List all blog articles
Statement on E.C.
Conditional Immortality—What does it mean, and why this label?
Conditional Immortality—An Acceptable View?
Order Conference DVDs
J. I. Packer - Evangelical Annihilationism in Review
Forgot your password?
Forgot your username?
Create an account
(1 viewing) (1) Guest
Reply Topic: Re: 1 Corinthians 15
The polls are not allowed in this category
Poll life span (optional)
[quote="Andrew32" post=5191]Webb, I don't quite know what to think of your statement that all "status thinking" is evil. Jesus distinguished people by status. The parable of the minas comes to mind (Luke 19). It seems that He implies that it is a good thing to be over 10 cities rather than over none. He also turned "status thinking" on its head (without completely decrying it) in Luke 9:46-48. He said that "he who is least among you is the greatest" referring to the persons who had the (once poorly thought of) job of watching children. Then 1 Cor 3:10-15 speaks of those who build on the foundation of Christ with gold, silver, precious stones, wood, hay, and straw. Their work will be revealed by fire. He whose work is burned up will suffer loss, though he himself will be saved, as through fire. There seems to be a clear distinguishment in the levels of reward in heaven. How could something ordained by God - distinguished rewards - be wrong to think about? Of course, though, [i]envious[/i] thought regarding anything is sin. Thoughts of simple Godly regret for living a life that will not be well rewarded (similar to Godly regret in 2 Cor 7:10), or thoughts about honoring others who are highly rewarded, seem to me to be thoughts worthy of the Godly. Correct me if I'm wrong, but you think that in the afterlife there will be no need for a diversified workforce as there is a need for on earth. There will be no "problems" to solve, perhaps? I tend to believe that there will be a "problem": making everyone fulfilled in their existence. Including those whose work is burned up to the point where they receive no reward in the afterlife. And eventually, perhaps, everyone who has ever lived. To solve this "problem," there will be a need for a diversified workforce. A workforce with jobs of honor, and a workforce with jobs that lack honor. The Lord may give jobs of honor to those who will be highly rewarded for their labors, persecutions, etc., from this life. Would the Lord make heaven less complex than earth by failing to do so? I think diversification of levels of honor in the workforce is a good aspect of creation...as long as James 1:9-10 is obeyed. Would those who receive the rewards and honors not still be bound by James 1:9-10 in the afterlife, though?[/quote]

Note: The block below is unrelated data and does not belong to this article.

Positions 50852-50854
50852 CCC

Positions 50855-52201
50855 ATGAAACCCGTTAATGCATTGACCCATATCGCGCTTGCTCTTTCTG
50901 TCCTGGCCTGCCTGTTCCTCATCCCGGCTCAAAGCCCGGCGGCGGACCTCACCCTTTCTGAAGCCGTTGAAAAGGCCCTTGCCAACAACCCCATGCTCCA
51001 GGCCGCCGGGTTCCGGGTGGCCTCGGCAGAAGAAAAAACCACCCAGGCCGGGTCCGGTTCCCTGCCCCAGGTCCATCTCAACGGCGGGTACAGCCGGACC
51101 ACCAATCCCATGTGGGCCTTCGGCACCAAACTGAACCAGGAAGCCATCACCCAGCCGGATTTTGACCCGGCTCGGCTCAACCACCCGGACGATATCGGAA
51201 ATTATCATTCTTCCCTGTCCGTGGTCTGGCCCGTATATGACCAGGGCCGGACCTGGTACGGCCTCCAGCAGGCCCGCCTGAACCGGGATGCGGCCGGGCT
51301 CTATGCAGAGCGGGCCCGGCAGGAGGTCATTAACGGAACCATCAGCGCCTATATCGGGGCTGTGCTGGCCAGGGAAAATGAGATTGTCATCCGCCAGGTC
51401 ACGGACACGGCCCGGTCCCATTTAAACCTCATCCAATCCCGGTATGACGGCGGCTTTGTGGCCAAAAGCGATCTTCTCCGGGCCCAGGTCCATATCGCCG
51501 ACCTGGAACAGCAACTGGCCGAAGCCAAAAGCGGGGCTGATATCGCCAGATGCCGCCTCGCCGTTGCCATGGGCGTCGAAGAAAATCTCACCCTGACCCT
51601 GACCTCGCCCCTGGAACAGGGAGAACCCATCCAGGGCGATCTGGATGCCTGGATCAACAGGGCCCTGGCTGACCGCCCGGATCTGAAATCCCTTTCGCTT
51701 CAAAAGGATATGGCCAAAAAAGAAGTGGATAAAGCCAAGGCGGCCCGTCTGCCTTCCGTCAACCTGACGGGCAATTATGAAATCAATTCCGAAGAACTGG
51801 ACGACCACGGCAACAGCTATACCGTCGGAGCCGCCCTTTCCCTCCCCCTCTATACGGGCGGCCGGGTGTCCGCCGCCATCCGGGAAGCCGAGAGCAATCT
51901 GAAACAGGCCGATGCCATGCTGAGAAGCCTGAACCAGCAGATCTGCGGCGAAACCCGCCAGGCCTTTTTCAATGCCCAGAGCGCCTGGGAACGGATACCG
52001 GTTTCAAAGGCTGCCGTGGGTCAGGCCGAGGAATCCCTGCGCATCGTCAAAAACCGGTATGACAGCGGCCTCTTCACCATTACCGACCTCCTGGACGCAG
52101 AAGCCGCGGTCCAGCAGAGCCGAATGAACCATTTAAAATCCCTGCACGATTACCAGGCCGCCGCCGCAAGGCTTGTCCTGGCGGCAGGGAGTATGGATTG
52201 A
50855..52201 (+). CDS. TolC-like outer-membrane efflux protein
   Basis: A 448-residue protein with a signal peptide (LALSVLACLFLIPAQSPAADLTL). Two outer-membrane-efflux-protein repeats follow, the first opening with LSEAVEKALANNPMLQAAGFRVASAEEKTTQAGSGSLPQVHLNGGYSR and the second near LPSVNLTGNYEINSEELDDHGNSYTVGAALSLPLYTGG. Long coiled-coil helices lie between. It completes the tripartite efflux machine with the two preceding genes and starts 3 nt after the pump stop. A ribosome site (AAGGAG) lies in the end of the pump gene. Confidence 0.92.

Time to create page: 0.18 seconds
Dr. Al Mohler & Chris Date debate
"Should Christians rethink Hell?" on
Discuss in Forum
MP3 Audio File